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Airport called on to silence ‘unrelenting’ airplane noise

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An Air France Airbus A380 heads past the control tower shortly after take off at San Francisco International Airport on Tuesday, Sept. 4, 2018. (Kevin N. Hume/S.F. Examiner)

In response to relentless complaints from residents over noise from airplanes taking off from San Francisco International Airport, Supervisor Ahsha Safai is now calling for flight pattern changes.

He requested a hearing Tuesday at the Board of Supervisor to address what he said was more than eight years of noise complaints stemming from new flight patterns at SFO impacting those living in San Francisco’s southern neighborhoods, like the Excelsior, Outer Mission, Portola and Bayview-Hunters Point.

As a member of the SFO Roundtable, a voluntary committee to address airport noise, Safai said he has “sat through meetings where people are virtually losing their mind and their sanity. They come in tears, they come with distress, they come talking about how their children’s lives have been disrupted and peacefulness has been disrupted.”

He said these residents have “had their homes barraged by airport noise and this is unrelenting.”

The hearing is expected to occur next month before the board’s Land Use and Transportation Committee. Safai said he wants the Airport Commission and SFO officials to participate.

“We want to talk about not just generating income at the airport but also how we are impacting peoples live and how we can have a thoughtful conversation about changing these flight patterns in an aggressive way,” Safai said.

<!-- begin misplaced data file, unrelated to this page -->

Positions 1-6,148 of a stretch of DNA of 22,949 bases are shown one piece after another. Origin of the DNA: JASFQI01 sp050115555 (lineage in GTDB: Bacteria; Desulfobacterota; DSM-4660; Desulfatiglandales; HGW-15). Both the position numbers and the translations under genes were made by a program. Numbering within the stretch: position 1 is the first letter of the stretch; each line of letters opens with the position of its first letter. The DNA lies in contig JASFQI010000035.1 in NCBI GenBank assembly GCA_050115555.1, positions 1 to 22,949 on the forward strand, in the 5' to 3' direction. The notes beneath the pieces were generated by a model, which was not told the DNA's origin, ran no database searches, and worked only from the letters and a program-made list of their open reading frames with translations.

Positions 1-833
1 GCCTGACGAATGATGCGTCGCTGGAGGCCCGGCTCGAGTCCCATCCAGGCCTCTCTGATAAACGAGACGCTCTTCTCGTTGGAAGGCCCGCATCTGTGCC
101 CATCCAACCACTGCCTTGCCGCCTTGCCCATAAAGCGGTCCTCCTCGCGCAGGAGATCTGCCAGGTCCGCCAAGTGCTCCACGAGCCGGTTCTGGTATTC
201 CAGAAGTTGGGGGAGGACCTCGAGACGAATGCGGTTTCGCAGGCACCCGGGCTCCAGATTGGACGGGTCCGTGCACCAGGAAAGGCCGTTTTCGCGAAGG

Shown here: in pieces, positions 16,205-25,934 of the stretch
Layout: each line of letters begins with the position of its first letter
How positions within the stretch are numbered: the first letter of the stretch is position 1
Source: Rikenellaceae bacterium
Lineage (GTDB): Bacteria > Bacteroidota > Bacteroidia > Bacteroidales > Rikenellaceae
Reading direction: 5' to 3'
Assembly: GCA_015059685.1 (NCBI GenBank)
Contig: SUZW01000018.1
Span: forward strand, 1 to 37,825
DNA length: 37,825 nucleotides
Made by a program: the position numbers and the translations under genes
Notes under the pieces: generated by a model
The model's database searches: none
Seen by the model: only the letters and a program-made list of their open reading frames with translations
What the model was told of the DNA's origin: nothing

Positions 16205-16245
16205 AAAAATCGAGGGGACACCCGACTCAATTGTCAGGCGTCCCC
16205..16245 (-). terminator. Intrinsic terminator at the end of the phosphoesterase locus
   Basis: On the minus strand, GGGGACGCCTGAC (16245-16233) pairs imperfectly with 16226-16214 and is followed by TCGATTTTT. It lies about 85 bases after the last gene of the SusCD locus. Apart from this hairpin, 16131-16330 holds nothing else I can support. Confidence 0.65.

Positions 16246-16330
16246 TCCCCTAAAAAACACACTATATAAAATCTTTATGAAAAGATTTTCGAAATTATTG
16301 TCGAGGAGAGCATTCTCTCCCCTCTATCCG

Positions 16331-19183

SFO’s spokesperson Doug Yakel said that “the FAA NextGen system, known as Metroplex, has caused increased community impacts in San Francisco neighborhoods and South Bay communities as planes are directed to fly over the same path with more precision and consistency than before.”

Departing flights from SFO are routed between Brisbane and the southern portion of San Francisco.

Yakel said that the airport has had an SFO Noise Insulation Program in place since the 1980s that has outfitted 15,200 homes and other structures with soundproofing, but acknowledged a recent increase in complaints about noise.

“We have been hearing from residents of a need to address two issues which were not covered by the original Noise Insulation Program,” Yakel said.

Those two issues include repair or replacement of noise insulation that has failed due to normal wear and tear, and properties that were not insulated “because owners failed to respond, or declined participation and subsequently wish to receive insulation.”

Safai said the airport needs to do more to address the noise issue. “Our airport folks have put aside enough money to possibly upgrade and insulate maybe 10 homes in the entire peninsula area,” Safai said. “This is something that needs to be taken more seriously.”

Yakel said that the airport launched on July 1 the “Replacement and Second Chance Noise Insulation Program,” which would be funded by $1 million annually “to assist about 30 homes per year through this program.”


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